Wednesday, 9 November 2011

Danes have power pylons down to a fine art

Sydney Morning Herald
28 Oct 2011, Page: 11

Denmark: Norbert Baars may 1101 know much about art, but he knows what he likes. No one is going to mistake the big 27-metre pylon, part of a power line that crosses his dairy farm in the hilly Danish countryside, for a Michelangelo. "It's one big clump of metal", said Mr Baars, who moved to Denmark several years ago because farmland is cheaper than in his native Netherlands. But the views of farmers like Mr Baars are of no slight weight these days. With the spread of renewable energy sources, such as wind and water power, the high-tension power lines that carry electricity to Danish cities and industries must be expanded and drawn anew. As in other countries, no one wants those pylons in their backyards.

So to break down that NIMBY, the Danes hit on the idea about a decade ago of having industrial architects, if not artists, design new, pleasingly sculpted pylons, the huge steel towers that sup-port the power lines. If the pylons looked more like, say, giant sculptures, the reasoning went, people might like them or at least be less resistant to having them nearby. The first such line went up several years ago, running roughly 16 km on 80 pylons, and crosses this farming village of about 900 people, just south of Mr Baars's farm. Erik Bystrup, an industrial architect from Copenhagen, won a competition organised by, the state owned utility that operates Denmark's energy grid, to find the most attractive pylon.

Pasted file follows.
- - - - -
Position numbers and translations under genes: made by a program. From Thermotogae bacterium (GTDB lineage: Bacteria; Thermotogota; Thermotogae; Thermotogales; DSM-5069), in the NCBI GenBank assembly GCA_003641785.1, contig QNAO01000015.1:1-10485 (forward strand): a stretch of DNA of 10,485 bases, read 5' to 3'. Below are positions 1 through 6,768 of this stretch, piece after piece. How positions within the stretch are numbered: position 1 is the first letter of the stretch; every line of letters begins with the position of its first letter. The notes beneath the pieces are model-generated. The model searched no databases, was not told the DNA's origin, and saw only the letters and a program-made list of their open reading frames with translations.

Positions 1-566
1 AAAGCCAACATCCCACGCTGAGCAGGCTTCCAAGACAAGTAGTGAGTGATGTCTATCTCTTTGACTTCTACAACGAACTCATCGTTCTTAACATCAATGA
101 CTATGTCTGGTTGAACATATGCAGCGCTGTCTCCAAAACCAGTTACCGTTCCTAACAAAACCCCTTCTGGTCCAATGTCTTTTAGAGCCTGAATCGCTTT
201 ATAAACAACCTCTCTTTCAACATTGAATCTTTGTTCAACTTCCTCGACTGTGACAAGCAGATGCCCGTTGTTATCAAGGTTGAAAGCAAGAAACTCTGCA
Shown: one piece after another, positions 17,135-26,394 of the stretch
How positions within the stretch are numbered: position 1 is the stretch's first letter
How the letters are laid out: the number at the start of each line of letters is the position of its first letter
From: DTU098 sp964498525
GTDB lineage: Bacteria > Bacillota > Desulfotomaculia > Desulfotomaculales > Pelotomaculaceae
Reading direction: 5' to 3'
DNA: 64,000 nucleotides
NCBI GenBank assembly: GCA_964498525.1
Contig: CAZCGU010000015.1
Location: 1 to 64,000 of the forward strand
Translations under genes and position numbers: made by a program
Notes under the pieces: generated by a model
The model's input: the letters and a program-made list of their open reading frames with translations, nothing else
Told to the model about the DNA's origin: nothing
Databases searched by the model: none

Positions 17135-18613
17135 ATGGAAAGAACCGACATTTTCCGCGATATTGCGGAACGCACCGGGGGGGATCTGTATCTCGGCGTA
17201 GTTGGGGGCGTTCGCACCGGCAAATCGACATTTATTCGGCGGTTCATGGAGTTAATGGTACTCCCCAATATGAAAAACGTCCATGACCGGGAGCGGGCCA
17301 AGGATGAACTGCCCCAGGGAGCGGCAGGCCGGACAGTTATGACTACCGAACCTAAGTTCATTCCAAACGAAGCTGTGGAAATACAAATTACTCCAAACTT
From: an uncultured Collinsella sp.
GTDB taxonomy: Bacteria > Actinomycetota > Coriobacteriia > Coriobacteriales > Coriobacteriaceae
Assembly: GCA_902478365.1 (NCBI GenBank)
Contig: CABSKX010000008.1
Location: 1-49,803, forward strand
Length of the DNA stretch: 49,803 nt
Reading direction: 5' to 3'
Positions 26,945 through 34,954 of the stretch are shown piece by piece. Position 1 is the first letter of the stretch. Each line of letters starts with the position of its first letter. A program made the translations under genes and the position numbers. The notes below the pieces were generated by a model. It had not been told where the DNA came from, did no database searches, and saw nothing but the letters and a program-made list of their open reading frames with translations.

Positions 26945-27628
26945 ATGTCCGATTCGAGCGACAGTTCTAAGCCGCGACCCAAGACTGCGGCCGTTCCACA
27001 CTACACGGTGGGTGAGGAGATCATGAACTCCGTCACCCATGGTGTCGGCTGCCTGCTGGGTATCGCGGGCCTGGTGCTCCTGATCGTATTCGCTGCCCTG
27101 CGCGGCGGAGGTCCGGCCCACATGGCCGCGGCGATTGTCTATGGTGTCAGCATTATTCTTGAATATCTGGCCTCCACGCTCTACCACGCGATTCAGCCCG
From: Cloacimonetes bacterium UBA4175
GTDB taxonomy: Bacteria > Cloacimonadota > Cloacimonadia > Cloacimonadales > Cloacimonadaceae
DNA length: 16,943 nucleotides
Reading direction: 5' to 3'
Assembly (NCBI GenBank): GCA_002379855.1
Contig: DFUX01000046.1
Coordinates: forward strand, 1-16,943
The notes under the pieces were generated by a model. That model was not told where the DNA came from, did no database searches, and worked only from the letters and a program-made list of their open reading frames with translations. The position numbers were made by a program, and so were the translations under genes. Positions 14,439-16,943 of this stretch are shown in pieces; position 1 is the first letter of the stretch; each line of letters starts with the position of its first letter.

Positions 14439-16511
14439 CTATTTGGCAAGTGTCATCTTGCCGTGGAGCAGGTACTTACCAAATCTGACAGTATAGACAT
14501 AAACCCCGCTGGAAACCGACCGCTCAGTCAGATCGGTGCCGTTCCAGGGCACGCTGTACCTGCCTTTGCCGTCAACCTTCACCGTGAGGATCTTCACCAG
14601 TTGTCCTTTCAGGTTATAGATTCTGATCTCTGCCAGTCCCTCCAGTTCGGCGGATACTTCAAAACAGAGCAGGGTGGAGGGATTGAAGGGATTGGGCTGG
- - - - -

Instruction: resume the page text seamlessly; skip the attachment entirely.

Unlike traditional pylons, with their lattice-work of gray galvanised steel, the ones that went up over Valsgard consisted of a single post, capped by a cluster of stainless-steel rods to hold wires that gleamed in bright sunshine almost to invisibility, obviously, there are limits to the artistry of pylons. They have to be tall and carry wires a certain distance apart, and they cannot be made of exotic materials that would bust the budget. Mr Baars tries to squeeze something positive out of the power line, noting its usefulness in navigating the area's narrow country roads at night. "Sometimes I think, 'Oh, just follow the pylons'", he said.